Cambridge Memorial Hospital (ON)

  • Antonia Bartlett, Acting Vice President, Patient Services, Cambridge Memorial Hospital, Cambridge, Ontario

Transfer of Accountability: Managing Care Transitions to Enhance Patient Safety

This clinical initiative changed the traditional group change of shift report that occurred in the nursing conference room to a nurse-to-nurse verbal exchange at the patient’s bedside. Change of shift report is an integral part of a nurse’s daily routine, and it provides essential patient information to oncoming nurses. Shift report promotes patient safety, best practice and continuity of care through communication among nursing staff. Shift reports that lack a formal structure and guidelines can lead to inefficiencies and the sharing of irrelevant and inadequate information resulting in errors. Implementing a standardized and consistent Transfer of Accountability (TOA) process will promote and enhance patient safety, and create a more time-efficient process while improving the quality and relevance of information reported and improving patient outcomes. Also just having the nurses attend at the patient bedside at change of shift has resulted in increased patient satisfaction and reduced incidents. 

Through the development of a standardized bedside check-list and documentation tools to be utilized by all clinical departments we were successful in standardizing the process and expectations across the hospital. The communication and education to staff promoted and encouraged critical thinking to modify the process to meet department specific and individual patient needs. The development and institution of a corporate policy and procedure further reinforces compliance with TOA.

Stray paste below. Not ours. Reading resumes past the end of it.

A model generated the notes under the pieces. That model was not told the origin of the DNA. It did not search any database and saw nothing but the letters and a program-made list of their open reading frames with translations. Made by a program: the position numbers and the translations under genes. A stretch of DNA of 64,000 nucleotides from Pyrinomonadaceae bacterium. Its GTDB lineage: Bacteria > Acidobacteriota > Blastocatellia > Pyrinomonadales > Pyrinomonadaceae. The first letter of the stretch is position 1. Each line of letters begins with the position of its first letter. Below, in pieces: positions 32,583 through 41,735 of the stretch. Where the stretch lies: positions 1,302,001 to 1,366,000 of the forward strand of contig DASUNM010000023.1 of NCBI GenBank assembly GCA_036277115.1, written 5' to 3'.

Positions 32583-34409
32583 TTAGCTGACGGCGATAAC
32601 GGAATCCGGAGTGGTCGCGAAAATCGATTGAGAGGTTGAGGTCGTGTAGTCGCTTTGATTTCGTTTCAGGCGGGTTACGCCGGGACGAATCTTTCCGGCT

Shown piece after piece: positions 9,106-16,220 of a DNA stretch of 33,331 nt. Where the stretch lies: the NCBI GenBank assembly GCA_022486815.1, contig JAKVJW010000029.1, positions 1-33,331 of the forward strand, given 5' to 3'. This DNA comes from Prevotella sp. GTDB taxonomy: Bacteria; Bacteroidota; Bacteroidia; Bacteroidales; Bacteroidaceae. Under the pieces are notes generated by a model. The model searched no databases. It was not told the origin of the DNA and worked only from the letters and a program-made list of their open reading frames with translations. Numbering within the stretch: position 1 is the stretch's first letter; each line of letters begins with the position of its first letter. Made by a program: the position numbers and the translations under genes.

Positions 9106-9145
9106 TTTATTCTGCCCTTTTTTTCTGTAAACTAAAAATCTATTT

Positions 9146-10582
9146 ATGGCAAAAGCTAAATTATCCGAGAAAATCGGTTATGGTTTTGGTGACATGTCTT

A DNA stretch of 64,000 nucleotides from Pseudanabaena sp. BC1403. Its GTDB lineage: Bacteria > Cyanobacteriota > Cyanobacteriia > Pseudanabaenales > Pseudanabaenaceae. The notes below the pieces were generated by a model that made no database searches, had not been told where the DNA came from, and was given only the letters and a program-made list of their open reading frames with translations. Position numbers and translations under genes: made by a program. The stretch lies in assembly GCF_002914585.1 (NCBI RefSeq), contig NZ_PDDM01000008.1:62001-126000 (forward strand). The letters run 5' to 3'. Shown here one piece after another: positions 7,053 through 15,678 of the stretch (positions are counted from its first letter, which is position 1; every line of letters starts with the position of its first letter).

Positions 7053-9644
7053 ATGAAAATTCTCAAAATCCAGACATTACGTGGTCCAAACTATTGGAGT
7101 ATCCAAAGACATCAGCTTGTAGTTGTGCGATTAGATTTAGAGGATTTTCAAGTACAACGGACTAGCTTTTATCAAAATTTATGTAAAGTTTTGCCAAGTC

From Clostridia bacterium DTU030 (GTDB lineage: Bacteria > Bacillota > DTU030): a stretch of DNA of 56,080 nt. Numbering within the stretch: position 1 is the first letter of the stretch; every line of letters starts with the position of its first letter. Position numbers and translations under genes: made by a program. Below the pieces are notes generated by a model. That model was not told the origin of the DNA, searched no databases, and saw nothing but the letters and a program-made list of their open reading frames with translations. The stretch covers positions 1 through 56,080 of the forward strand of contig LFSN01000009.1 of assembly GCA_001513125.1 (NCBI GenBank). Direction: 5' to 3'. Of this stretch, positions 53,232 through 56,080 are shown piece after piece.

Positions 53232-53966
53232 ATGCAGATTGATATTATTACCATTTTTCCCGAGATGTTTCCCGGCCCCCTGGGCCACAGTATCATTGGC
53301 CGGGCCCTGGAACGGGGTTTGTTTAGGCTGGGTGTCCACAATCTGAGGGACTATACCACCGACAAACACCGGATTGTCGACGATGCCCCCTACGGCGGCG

The biggest challenge we faced was staff resistance to the change in practice. They were confident that the way they have always done things was effective and some did not see the need for change. They were uncomfortable doing the report at the bedside in front of the patient. They felt that bedside TOA would take longer and that they would be asked to stay longer at the end of their shift and that overtime costs would rise. It was important to value the present and not discount all the good work we currently do to promote patient safety. However, we were able to move them forward to adopt TOA through sharing of the evidence through evidence-based articles and reporting the current number of incidents both minor and serious that occur at transition points of a patient's care in our hospital. We also found that sharing the stories of near misses and incidents that have occurred related to an ineffective reporting process was a powerful tool. Enlisting their participation from the onset and utilizing peer opinion leaders as champions further promoted their engagement. The ability to pilot the initiative in a few clinical departments and make modifications to the process based on feedback was also helpful. Leadership presence at all phases of implementation reinforced the commitment to the initiative. 

The broader evidence to date shows positive outcomes related to the implementation of TOA in healthcare organizations, and although it is early in the Cambridge Memorial Hospital (CMH) TOA experience, the early reports demonstrate that TOA is having a positive effect on outcomes, and patient and staff satisfaction. Organizations that have not already done so should be encouraged to implement TOA as a patient safety initiative. Besides the obvious patient benefits, there will be financial benefits as well because reduced incidents can mean reduced length of stay resulting in reduced costs.